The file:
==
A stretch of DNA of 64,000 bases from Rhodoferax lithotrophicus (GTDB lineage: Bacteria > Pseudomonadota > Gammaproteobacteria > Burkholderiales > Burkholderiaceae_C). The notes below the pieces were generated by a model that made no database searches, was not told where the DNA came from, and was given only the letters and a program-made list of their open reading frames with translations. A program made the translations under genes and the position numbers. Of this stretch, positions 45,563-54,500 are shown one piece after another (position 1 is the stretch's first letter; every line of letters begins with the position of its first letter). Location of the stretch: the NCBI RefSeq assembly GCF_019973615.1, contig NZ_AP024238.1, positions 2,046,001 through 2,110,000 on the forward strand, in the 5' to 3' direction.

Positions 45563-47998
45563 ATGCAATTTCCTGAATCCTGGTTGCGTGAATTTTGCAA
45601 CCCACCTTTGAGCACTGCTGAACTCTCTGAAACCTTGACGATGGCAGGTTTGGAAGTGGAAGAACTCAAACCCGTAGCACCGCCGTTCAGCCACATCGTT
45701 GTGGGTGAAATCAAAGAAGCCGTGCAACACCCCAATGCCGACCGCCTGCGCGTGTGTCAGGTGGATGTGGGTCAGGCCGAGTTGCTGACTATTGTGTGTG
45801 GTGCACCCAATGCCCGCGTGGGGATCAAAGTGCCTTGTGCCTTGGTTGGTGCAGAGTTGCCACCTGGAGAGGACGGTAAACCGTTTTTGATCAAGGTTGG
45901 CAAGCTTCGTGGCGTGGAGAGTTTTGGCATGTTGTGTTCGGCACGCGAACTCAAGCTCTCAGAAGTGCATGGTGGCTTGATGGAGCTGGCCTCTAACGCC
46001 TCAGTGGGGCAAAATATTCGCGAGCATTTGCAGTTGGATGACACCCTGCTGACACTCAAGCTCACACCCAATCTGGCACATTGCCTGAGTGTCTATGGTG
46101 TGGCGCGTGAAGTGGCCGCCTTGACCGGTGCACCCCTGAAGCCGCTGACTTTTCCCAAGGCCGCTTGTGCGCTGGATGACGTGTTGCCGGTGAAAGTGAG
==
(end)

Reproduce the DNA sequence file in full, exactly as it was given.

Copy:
A stretch of DNA of 64,000 bases from Rhodoferax lithotrophicus (GTDB lineage: Bacteria > Pseudomonadota > Gammaproteobacteria > Burkholderiales > Burkholderiaceae_C). The notes below the pieces were generated by a model that made no database searches, was not told where the DNA came from, and was given only the letters and a program-made list of their open reading frames with translations. A program made the translations under genes and the position numbers. Of this stretch, positions 45,563-54,500 are shown one piece after another (position 1 is the stretch's first letter; every line of letters begins with the position of its first letter). Location of the stretch: the NCBI RefSeq assembly GCF_019973615.1, contig NZ_AP024238.1, positions 2,046,001 through 2,110,000 on the forward strand, in the 5' to 3' direction.

Positions 45563-47998
45563 ATGCAATTTCCTGAATCCTGGTTGCGTGAATTTTGCAA
45601 CCCACCTTTGAGCACTGCTGAACTCTCTGAAACCTTGACGATGGCAGGTTTGGAAGTGGAAGAACTCAAACCCGTAGCACCGCCGTTCAGCCACATCGTT
45701 GTGGGTGAAATCAAAGAAGCCGTGCAACACCCCAATGCCGACCGCCTGCGCGTGTGTCAGGTGGATGTGGGTCAGGCCGAGTTGCTGACTATTGTGTGTG
45801 GTGCACCCAATGCCCGCGTGGGGATCAAAGTGCCTTGTGCCTTGGTTGGTGCAGAGTTGCCACCTGGAGAGGACGGTAAACCGTTTTTGATCAAGGTTGG
45901 CAAGCTTCGTGGCGTGGAGAGTTTTGGCATGTTGTGTTCGGCACGCGAACTCAAGCTCTCAGAAGTGCATGGTGGCTTGATGGAGCTGGCCTCTAACGCC
46001 TCAGTGGGGCAAAATATTCGCGAGCATTTGCAGTTGGATGACACCCTGCTGACACTCAAGCTCACACCCAATCTGGCACATTGCCTGAGTGTCTATGGTG
46101 TGGCGCGTGAAGTGGCCGCCTTGACCGGTGCACCCCTGAAGCCGCTGACTTTTCCCAAGGCCGCTTGTGCGCTGGATGACGTGTTGCCGGTGAAAGTGAG